Losses in social media stocks since Yellen's remarks have been biggest in companies that were already out of favor, like daily-deal sharing site Groupon and former social-gaming leader Zynga. Both missed second-quarter forecasts and were punished by the market, extending Zynga's loss since early 2012 to 82 percent and Groupon's drop from its 2011 peak to 81 percent.
Some economists praised Yellen for paying attention to even a small hotspot of speculation, even as they downplayed the risk. The social media sector, especially without the Big Three of Facebook, LinkedIn and Twitter, is too small to become a systemic problem, so Yellen probably "fingered these stocks to show that policymakers are carefully monitoring for potential bubbles,'' Moody's Analytics chief economist Mark Zandi said.
Others were less kind.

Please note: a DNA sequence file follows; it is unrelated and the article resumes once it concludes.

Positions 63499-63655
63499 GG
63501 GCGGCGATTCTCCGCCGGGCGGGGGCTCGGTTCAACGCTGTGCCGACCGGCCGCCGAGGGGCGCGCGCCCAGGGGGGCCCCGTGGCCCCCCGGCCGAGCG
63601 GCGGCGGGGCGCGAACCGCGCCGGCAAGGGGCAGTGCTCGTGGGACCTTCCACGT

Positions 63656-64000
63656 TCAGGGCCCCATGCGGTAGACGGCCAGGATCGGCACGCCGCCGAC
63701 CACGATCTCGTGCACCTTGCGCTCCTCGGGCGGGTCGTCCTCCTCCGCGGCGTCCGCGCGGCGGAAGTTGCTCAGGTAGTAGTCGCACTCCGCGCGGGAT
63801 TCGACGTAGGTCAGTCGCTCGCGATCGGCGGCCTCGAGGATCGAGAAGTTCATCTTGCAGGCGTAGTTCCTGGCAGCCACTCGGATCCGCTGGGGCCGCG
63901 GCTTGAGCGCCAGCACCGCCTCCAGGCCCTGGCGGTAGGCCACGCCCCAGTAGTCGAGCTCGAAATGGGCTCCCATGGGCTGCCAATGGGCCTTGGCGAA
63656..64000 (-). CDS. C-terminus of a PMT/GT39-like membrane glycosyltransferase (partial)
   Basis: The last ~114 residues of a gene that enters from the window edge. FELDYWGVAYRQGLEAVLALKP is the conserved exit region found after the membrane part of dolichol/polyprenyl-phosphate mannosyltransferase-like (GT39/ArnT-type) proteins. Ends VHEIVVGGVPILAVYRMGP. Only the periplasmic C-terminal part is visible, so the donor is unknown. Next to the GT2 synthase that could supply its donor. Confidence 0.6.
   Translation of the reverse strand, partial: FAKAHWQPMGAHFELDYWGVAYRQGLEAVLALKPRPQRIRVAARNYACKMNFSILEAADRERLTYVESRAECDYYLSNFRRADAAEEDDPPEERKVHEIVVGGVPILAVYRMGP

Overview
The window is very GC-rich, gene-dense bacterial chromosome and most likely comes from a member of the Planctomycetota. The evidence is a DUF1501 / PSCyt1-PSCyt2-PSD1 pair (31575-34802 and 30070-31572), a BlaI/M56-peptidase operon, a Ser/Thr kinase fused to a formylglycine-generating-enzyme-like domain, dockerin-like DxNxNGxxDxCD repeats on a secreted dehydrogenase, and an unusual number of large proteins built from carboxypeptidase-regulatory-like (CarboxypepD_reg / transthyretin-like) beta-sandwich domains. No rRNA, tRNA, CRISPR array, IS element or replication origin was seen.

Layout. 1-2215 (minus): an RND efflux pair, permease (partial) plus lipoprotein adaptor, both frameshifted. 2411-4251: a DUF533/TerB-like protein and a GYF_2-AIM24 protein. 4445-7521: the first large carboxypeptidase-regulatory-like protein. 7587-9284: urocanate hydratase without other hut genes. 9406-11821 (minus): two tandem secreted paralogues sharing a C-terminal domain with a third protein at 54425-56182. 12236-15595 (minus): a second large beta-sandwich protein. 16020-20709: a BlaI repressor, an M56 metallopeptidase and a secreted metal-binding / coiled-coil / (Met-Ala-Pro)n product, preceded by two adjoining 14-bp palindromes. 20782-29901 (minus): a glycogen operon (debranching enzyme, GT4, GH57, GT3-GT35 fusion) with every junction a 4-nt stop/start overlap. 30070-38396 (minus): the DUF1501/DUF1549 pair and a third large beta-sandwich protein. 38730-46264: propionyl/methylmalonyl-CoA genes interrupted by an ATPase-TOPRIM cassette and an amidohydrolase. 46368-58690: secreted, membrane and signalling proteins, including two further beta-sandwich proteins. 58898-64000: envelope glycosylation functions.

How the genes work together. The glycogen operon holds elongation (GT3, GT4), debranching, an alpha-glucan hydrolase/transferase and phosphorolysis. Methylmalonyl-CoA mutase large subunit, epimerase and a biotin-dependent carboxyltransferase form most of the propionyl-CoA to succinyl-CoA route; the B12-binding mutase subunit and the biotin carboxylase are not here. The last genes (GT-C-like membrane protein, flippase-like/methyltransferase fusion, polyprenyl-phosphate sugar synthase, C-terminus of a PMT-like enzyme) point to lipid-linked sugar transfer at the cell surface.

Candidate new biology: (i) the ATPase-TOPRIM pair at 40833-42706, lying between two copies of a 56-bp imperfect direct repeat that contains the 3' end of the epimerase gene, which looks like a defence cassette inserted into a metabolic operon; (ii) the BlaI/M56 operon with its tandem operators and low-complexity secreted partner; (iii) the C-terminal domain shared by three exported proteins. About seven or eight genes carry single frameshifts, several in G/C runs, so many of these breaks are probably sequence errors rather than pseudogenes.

"It's a lot easier to place blame on investors for searching for returns in high-growth companies than for the Fed to criticize itself for the distortions it has made in keeping monetary policy so loose for so long," said Kathleen Smith, chairman and co-founder at Renaissance Capital. The Renaissance IPO ETF—which has Twitter as its No. 1 holding—is flat over the past month.
Read MoreTime to go to cash?
The month since Yellen spoke proves two things: Social media is growing fast enough in general that bubble talk can be misplaced, and investors can still get burned if they don't pick stocks carefully.
"Over time, you might not be able to make a living without very closely vetting the fundamentals,'' Spencer said.
—By Tim Mullaney, special to CNBC.com